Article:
At its April 20 Open Meeting, the FCC voted, along party lines, to eliminate competition in the $45 billion business data service (BDS) market.
"The pro-monopoly FCC just voted to kick American small businesses where it really hurts, in the wallet. The FCC is out of touch with consumers, out of sync with businesses and out of step with our nation's internet infrastructure goals. We must build faster, more affordable networks of the future. But the FCC's 'one is enough' monopoly policy threatens to end decades of innovation and hinders the streaming revolution," said INCOMPAS CEO Chip Pickering. "Outside of the FCC, and a handful of AT&T lobbyists, there is not a single person on the planet who believes we currently have enough broadband competition. Prices are going up, and customer service is going down. That doesn't happen in free markets with competitive choice."
Pickering added that "[t]he FCC ignored requests by consumers, the U.S. Small Business Administration and our most important trading partners who all sought basic information about the impact this competition killing change in policy would have. The FCC also denied requests by Members of Congress to provide a sufficient transition period. They even refused transparency requests for county information that would have alerted local communities to the dangerous price hikes they now face."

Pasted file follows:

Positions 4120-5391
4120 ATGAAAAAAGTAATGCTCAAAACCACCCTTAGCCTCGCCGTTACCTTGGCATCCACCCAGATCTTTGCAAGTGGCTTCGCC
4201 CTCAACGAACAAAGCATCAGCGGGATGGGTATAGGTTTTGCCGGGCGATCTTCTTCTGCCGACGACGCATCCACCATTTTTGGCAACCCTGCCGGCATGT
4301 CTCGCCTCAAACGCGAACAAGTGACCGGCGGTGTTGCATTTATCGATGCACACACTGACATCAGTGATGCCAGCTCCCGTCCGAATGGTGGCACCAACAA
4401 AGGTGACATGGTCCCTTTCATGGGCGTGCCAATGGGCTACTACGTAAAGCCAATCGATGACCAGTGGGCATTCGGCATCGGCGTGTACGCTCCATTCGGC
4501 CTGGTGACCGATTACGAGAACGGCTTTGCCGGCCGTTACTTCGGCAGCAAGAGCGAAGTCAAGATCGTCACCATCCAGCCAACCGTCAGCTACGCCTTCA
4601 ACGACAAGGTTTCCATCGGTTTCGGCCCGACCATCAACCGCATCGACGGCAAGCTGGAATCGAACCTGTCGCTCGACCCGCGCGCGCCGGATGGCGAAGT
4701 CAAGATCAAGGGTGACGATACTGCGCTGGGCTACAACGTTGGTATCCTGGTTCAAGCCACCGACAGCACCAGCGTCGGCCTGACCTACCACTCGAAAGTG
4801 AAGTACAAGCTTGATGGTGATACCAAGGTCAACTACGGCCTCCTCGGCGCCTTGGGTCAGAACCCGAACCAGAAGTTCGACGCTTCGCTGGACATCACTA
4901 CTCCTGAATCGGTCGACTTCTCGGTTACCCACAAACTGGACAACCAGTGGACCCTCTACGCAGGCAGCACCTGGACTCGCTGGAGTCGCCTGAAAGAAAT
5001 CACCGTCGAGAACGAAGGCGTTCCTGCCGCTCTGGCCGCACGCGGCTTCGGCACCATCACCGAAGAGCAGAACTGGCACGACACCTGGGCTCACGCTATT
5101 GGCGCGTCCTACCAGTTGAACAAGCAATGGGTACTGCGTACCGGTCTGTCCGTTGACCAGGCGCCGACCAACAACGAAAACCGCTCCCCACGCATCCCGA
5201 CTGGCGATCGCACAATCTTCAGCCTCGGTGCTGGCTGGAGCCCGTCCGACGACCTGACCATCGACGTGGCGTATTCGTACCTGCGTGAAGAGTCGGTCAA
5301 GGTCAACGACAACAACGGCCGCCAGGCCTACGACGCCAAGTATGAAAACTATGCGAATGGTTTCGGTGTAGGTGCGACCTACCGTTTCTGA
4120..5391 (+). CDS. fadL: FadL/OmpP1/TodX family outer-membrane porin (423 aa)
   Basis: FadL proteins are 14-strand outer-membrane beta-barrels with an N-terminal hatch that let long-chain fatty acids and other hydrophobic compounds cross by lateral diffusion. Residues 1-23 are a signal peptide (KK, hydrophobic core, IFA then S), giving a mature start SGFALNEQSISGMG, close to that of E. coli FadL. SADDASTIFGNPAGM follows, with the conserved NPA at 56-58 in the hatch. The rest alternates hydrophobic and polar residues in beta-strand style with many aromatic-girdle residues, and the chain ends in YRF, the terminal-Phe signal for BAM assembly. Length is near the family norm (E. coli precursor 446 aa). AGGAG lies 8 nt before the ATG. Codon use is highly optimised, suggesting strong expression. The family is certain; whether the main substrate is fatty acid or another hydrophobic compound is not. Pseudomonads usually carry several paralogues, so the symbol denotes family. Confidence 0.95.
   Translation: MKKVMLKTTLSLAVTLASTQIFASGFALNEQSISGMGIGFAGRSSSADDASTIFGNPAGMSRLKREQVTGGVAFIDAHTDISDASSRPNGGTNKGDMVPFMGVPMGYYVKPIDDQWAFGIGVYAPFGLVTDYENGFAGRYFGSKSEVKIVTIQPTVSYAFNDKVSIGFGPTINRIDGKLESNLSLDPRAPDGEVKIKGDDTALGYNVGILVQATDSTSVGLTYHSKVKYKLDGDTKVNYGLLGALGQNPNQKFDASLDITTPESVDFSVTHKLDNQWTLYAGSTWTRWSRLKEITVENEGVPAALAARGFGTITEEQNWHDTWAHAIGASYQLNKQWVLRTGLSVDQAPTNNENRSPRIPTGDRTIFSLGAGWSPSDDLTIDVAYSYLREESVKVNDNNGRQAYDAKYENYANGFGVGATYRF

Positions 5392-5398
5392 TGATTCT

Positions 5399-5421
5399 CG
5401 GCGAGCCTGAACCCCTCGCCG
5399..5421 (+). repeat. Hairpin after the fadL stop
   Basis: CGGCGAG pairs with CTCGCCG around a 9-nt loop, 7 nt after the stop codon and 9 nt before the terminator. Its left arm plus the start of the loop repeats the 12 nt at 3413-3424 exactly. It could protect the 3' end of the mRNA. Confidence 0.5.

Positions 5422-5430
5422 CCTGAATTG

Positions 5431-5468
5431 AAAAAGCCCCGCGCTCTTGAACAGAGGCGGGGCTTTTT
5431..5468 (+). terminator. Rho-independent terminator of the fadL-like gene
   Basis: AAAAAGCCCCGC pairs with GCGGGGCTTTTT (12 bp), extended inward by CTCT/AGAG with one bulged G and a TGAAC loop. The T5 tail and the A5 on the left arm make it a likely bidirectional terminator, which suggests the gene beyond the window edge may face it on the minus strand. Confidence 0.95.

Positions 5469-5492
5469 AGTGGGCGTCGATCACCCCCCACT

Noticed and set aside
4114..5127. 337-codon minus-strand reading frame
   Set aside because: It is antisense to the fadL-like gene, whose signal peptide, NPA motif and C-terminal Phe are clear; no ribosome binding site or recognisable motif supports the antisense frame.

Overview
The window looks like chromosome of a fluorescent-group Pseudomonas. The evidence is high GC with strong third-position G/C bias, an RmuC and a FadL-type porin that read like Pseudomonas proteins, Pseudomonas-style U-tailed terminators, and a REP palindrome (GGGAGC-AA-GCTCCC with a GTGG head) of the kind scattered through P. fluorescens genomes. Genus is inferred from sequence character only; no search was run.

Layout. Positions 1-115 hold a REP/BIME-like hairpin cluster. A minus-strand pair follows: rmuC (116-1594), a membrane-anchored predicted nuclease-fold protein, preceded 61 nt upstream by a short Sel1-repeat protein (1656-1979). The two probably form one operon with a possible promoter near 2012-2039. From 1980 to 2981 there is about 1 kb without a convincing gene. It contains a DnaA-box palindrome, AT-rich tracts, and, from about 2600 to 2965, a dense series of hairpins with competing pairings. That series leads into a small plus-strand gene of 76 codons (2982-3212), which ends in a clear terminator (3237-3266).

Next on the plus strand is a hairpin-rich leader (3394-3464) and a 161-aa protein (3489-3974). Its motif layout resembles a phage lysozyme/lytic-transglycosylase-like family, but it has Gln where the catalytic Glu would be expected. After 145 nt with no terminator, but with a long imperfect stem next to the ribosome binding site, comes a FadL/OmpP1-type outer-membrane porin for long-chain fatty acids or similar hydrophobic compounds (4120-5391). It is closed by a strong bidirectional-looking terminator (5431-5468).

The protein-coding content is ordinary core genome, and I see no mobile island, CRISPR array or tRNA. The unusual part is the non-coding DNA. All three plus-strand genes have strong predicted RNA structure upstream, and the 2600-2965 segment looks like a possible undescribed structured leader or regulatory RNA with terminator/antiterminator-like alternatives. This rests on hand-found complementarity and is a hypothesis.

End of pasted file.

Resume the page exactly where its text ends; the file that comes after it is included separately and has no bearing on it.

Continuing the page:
"Today's FCC action protects monopoly over free markets," he concluded. "By saying one provider is sufficient, the FCC is favoring old incumbents over new innovators. It is punishing small business customers, and holds back entrepreneurs. Our networks drive our economy, and blocking competition from one of our economy's most important sectors is dangerous."
The FCC's news release, as well as statements from the Chairman and Commissioners, can be found on the
. The order is expected to be released this week.
For more stories on the impact of the BDS vote and broadband deployment, see top of the left column in this newsletter.
Prior to the vote, INCOMPAS shared a
and a fact sheet
, that breaks down the impact of the FCC's action on consumers, businesses, schools, libraries and healthcare providers.
AT&T Hikes Prices on Business Broadband
Even before the FCC's vote on BDS, businesses in several states started to see their prices rise. About a week prior to the FCC meeting, telecom giant AT&T quietly announced big price hikes on business broadband services for customers in several states - Texas, Missouri, Arkansas, Ohio, Indiana and Wisconsin - that far outpaces rate of inflation.
"AT&T is lobbying the FCC to end competition laws, but still raising prices like a monopoly. AT&T's latest broadband price hike hits small businesses in states won by President Trump the hardest.... Sunshine went down and prices went up in AT&T's bad Friday price attack on small businesses. This is yet another canary in the coal mine for the FCC's business data service Order. Prices rise in monopoly markets, and should fall in competitive ones," Pickering noted. "If the business broadband market is indeed competitive -- as the FCC draft Order implies -- then why are prices going up for these BDS related services? AT&T's oddly timed rate hike is what the US Small Business Administration Advocate warned of last week. If the FCC stays on course to eliminates competition in the broader business broadband market, prices will continue to skyrocket for an even greater number of businesses."